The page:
Explore Exposure Compensation

Exposure compensation is a functionality provided by most digital cameras, even by the cameras on smartphones. It allows you to overpower the camera’s exposure settings and make the photos look brighter or darker. Why would you want to do this when your camera is perfectly capable of evaluating the lighting of a scene and setting the right exposure? Well, because the camera isn’t always right. Or because you might have a more creative approach than your camera.

Digital cameras have a built-in exposure metering system that evaluates the intensity of the light and decides what parameters to use. If you set the camera on Auto mode, it will set both aperture and shutter speed to match the lighting conditions and provide the correct exposure. But if you set the camera on Aperture Priority or Shutter Speed Priority modes, it will select only the shutter speed or, respectively, the aperture. However, there are situations in which the camera fails to correctly assess the intensity of the light.

How the exposure metering system works

Digital cameras provide three metering modes: spot metering (the camera evaluates the amount of light around the focus point), center-weighted metering (the camera evaluates the amount of light around the middle of the frame), and matrix metering (the camera divides the frame into zones and evaluates the amount of light based on those, giving higher importance to the zone where the focus point is).

While most manufacturers use these three metering modes, they may have different algorithms for determining the final settings. To help the system have good results, you have to change the metering mode according to your scene and preferences. For example, you may have better results for a portrait if you choose the center-weighted metering mode. For landscapes, you usually want the matrix mode. The spot metering mode works best for singular subjects that aren’t in the center of the frame, such as birds, wildlife, or the moon.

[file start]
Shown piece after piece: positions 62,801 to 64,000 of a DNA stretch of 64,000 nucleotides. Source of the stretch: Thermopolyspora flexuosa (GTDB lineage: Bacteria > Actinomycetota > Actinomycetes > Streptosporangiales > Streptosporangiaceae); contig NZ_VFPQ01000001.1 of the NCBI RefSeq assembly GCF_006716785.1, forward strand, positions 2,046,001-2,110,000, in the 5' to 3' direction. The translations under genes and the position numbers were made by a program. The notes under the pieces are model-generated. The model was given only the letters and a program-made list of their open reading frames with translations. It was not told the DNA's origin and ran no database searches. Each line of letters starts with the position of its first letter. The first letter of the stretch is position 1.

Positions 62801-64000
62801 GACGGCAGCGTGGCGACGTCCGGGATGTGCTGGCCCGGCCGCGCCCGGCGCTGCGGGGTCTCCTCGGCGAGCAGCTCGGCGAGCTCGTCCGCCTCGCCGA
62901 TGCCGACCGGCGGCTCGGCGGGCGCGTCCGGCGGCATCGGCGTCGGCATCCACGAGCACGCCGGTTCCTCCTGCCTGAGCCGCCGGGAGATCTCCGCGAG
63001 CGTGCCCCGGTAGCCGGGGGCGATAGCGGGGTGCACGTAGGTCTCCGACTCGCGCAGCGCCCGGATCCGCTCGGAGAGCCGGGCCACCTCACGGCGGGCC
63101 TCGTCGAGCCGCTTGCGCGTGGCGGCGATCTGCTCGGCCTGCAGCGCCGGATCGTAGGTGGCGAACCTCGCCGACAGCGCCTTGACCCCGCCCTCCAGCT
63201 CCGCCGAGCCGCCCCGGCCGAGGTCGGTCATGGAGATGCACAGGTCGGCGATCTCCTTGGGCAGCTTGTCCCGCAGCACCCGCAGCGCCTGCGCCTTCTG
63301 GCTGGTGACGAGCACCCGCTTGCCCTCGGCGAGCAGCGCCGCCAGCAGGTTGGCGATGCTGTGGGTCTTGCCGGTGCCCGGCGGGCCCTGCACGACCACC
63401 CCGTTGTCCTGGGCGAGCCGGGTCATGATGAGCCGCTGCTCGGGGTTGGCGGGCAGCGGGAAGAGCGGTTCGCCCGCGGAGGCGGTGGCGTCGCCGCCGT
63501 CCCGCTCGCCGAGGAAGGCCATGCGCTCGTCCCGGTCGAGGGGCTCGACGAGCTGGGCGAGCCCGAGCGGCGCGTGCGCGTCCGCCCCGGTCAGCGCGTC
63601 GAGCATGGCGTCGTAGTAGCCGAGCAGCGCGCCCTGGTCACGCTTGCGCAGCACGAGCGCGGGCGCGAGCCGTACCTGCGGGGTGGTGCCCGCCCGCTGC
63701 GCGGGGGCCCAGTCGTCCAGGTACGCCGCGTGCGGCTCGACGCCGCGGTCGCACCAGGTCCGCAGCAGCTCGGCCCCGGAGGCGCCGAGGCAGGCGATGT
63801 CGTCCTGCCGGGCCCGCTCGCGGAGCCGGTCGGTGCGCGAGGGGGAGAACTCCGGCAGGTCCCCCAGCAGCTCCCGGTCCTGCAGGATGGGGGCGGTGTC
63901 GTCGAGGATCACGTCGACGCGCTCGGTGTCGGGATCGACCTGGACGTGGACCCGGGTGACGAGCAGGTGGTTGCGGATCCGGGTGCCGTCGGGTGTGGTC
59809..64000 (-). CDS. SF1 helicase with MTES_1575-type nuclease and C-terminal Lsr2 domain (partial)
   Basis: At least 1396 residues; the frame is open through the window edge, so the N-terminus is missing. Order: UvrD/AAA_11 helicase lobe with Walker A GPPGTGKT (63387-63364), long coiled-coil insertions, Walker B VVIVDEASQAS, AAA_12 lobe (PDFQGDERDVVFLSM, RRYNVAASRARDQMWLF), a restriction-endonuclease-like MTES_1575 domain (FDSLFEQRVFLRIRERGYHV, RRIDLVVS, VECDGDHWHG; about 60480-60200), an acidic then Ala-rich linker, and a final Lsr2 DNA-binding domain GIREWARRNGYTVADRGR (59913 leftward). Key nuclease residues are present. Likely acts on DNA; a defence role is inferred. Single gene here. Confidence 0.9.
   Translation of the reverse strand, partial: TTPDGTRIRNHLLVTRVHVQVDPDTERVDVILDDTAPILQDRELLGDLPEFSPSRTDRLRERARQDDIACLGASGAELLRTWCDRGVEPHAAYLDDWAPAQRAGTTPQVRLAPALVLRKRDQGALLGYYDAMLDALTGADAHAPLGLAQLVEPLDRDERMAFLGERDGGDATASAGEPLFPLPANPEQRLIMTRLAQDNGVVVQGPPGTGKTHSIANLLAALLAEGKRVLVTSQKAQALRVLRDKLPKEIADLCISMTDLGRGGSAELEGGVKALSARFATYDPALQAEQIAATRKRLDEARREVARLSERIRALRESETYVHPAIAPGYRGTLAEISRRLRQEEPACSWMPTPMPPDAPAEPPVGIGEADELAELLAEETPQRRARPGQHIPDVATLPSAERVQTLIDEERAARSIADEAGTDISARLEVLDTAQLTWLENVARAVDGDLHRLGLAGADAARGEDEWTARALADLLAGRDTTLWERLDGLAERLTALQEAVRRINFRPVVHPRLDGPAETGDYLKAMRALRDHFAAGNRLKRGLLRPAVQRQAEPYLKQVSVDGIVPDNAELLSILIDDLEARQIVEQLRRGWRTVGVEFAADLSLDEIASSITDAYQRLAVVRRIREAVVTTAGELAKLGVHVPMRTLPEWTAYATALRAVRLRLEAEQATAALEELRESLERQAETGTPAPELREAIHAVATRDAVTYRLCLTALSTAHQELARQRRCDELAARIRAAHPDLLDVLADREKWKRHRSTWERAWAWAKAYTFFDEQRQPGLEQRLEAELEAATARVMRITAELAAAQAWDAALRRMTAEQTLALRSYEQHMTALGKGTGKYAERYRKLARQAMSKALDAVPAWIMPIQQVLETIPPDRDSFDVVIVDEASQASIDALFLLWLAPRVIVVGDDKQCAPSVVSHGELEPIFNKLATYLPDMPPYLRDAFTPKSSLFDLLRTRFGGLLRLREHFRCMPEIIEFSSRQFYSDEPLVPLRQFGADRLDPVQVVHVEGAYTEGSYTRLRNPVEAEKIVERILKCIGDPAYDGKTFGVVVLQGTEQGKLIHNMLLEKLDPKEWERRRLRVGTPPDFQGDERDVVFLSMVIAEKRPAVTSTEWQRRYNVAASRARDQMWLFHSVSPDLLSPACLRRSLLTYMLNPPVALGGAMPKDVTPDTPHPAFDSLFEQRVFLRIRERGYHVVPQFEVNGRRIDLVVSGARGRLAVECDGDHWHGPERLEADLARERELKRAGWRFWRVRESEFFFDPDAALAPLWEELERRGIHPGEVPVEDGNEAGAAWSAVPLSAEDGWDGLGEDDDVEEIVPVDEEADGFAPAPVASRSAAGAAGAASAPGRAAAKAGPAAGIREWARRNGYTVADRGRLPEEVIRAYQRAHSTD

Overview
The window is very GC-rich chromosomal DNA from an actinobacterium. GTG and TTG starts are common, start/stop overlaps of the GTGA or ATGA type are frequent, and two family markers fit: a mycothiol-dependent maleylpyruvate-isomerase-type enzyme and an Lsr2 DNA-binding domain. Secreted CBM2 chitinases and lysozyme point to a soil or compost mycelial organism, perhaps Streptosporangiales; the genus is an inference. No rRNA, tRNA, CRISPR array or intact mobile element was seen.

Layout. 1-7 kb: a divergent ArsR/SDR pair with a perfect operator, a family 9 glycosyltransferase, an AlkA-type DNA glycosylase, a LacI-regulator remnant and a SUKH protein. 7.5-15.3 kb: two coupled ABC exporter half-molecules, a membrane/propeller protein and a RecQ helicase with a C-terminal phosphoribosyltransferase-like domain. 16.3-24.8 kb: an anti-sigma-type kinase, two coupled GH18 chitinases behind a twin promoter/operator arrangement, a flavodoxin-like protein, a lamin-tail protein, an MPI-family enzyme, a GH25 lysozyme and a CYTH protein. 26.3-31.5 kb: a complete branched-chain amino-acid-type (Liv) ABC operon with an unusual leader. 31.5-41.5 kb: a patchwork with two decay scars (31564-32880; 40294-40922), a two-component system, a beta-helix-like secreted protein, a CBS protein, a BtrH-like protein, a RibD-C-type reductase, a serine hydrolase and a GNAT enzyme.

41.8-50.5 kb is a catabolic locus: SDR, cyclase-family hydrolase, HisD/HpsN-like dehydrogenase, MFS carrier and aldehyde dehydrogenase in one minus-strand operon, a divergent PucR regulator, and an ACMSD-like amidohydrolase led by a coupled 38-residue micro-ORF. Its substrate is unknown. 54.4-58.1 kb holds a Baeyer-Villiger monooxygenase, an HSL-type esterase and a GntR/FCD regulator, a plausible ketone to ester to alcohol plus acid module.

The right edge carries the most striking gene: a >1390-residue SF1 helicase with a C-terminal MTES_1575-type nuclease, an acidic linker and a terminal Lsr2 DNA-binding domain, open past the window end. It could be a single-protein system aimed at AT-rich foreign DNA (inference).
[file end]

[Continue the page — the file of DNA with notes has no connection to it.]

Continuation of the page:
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When you need exposure compensation

You usually need exposure compensation when the scene has an extremely bright or dark area you want to correctly expose. In these situations, the built-in metering system may fail because it either tries to average the amount of light from a larger area or exposes correctly for the chosen area but over/underexpose the rest of the frame. To make an idea, think of the spot of light used at concerts, shows, and plays. If you want to have both the subject and the background correctly exposed, you need exposure compensation.

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Another situation that requires exposure compensation is a white snowy landscape or a sunny day in the desert (the camera will underexpose everything that isn’t covered in snow or sand), or a dark forest (the camera will overexpose the patches of sky seen through the branches). The camera assumes that the scene has the entire range of brightness and when the scene is very dark or bright the camera can’t work out the right exposure.

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You may also want to create artistic low-key or high-key photos and intentionally underexpose or overexpose the frame. Why not? A photographer should forget about rules from time to time.

How to use exposure compensation

Set the camera in one of the semi-automatic modes (Aperture Priority, Shutter Speed Priority, and Program). Only these modes will give you access to exposure compensation settings. Then access the exposure compensation settings and evaluate if the photos need to be brighter or darker.

The (+) sign increases the exposure while the (-) character decreases it. Exposure compensation is measured in stops, and most manufacturers offer intermediary steps such as 1/2 and 1/3. A full stop will double or halve the current exposure.

Based on the camera mode you chose, exposure compensation will change a parameter to allow more or less light into the camera. In the Aperture Priority and Program, the camera will adjust the shutter speed. While in the Shutter Speed Priority, the camera will change the aperture.

And that’s it! As you can see on the camera’s screen, the result of exposure compensation adjustments. You can explore the range of possibilities and decide what goes best for your composition.

Cover photo by alexandre saraiva carniato from Pexels

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